Experts say policy shift has decoupled energy and economic growth
By Summit Voice
FRISCO — Germany was moving away from reliance on nuclear power long before the 2011 disaster at the Fukushima Daiichi Nuclear Power Station. The country has a history of civil confrontations over nuclear reactors and processing facilities. So the decision by the German government to phase out nuclear power didn’t come as a shock to anyone.
What is more surprising is that the shift in policy has fundamentally altered the traditional equation of energy and economic growth.
“It has actually decoupled energy from economic growth, with the country’s energy supply and carbon-dioxide emissions dropping from 1990 to 2011, even as its gross domestic product rose by 36 percent, according to Lutz Mez, co-founder of Freie Universitӓt Berlin’s Environmental Policy Research Center.
The latest findings on the implications of Germany’s nuclear phase-out are outlined in a special issue of the Bulletin of the Atomic Scientists, published by SAGE. The report shows that the nuclear shutdown and an accompanying move toward renewable energy are already yielding measurable economic and environmental benefits. One expert said the German phase-out a probable game-changer for the nuclear industry worldwide.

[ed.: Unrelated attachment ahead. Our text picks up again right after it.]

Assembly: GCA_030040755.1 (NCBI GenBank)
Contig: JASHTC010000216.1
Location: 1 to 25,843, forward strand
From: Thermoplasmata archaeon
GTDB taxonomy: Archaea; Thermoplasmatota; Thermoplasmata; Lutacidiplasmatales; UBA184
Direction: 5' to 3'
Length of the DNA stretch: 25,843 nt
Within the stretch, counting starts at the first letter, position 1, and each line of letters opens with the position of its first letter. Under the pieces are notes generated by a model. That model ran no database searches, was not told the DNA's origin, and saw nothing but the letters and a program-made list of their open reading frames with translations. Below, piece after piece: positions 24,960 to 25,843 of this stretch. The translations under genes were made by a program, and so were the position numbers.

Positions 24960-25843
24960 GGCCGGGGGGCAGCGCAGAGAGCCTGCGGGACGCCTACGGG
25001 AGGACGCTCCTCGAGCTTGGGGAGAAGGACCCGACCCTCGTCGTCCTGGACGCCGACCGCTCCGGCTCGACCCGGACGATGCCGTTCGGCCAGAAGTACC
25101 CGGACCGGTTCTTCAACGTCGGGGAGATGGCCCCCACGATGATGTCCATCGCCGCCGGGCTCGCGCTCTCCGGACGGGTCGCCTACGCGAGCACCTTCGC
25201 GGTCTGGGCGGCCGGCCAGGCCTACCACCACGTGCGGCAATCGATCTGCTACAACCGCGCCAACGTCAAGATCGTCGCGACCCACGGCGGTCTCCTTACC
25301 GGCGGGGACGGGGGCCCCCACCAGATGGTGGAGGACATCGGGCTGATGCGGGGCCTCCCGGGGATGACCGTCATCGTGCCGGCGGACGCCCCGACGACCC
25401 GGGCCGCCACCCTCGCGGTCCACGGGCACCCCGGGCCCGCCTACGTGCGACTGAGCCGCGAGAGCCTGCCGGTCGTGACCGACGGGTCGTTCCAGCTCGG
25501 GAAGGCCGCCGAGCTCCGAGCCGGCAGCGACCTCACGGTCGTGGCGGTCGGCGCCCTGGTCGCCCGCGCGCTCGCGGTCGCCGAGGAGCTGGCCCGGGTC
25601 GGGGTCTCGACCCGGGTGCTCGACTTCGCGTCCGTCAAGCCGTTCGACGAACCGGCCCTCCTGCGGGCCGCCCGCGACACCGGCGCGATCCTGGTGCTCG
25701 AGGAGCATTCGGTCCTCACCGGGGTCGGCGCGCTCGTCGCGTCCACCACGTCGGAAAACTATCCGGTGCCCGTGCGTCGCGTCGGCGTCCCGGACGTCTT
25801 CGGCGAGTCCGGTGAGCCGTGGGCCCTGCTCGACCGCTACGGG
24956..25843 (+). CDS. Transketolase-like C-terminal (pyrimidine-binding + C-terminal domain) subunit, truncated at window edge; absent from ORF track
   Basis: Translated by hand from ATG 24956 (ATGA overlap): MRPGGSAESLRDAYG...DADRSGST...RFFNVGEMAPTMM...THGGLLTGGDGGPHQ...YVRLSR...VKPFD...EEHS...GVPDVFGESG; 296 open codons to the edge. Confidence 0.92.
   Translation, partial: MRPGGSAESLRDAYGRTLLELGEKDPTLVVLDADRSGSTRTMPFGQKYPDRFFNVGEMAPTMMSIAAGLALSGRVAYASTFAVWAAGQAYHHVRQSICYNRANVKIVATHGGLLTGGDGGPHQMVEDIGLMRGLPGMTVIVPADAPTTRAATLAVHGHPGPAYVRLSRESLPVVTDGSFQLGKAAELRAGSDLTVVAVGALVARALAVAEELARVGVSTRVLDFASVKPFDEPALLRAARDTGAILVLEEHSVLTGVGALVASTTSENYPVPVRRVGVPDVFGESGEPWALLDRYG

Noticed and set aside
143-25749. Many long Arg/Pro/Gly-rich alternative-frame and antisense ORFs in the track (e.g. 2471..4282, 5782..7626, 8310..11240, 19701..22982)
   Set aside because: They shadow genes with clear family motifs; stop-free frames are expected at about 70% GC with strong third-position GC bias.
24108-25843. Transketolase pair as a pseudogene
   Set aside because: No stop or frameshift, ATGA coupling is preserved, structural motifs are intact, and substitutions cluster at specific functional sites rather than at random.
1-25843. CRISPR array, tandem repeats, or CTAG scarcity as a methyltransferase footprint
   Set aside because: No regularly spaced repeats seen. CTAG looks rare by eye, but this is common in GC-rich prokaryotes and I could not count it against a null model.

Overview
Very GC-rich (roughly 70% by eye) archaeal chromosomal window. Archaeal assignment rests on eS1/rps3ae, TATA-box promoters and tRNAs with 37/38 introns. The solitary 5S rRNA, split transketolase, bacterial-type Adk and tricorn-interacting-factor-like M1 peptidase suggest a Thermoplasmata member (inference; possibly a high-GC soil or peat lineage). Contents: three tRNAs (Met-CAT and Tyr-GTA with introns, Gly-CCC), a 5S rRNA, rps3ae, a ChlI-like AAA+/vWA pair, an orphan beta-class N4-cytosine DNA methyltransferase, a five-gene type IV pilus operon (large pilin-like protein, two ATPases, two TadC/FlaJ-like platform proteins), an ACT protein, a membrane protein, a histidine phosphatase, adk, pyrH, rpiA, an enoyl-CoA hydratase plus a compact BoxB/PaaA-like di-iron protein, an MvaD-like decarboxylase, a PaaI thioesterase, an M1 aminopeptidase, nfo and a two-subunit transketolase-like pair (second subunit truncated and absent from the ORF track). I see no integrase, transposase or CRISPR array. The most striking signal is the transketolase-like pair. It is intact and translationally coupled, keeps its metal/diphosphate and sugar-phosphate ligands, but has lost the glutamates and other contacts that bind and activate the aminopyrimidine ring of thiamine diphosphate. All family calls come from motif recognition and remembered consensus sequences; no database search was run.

Writing in the bulletin, Princeton researcher Alexander Glaser said that Germany’s decision to pursue a nuclear phase-out was anything but precipitous; serious planning to shutter the nuclear industry and greatly expand alternative energy production began more than a decade ago.
“Germany’s nuclear phase-out could provide a proof-of-concept, demonstrating the political and technical feasibility of abandoning a controversial high-risk technology. Germany’s nuclear phase-out, successful or not, is likely to become a game changer for nuclear energy worldwide,” Glaser concluded.
Other key findings include that the nuclear phase-out and accompanying shift to renewable energy have brought financial benefits to farmers, investors, and small business, and that the change will only small and temporary effects on electricity prices and the German economy.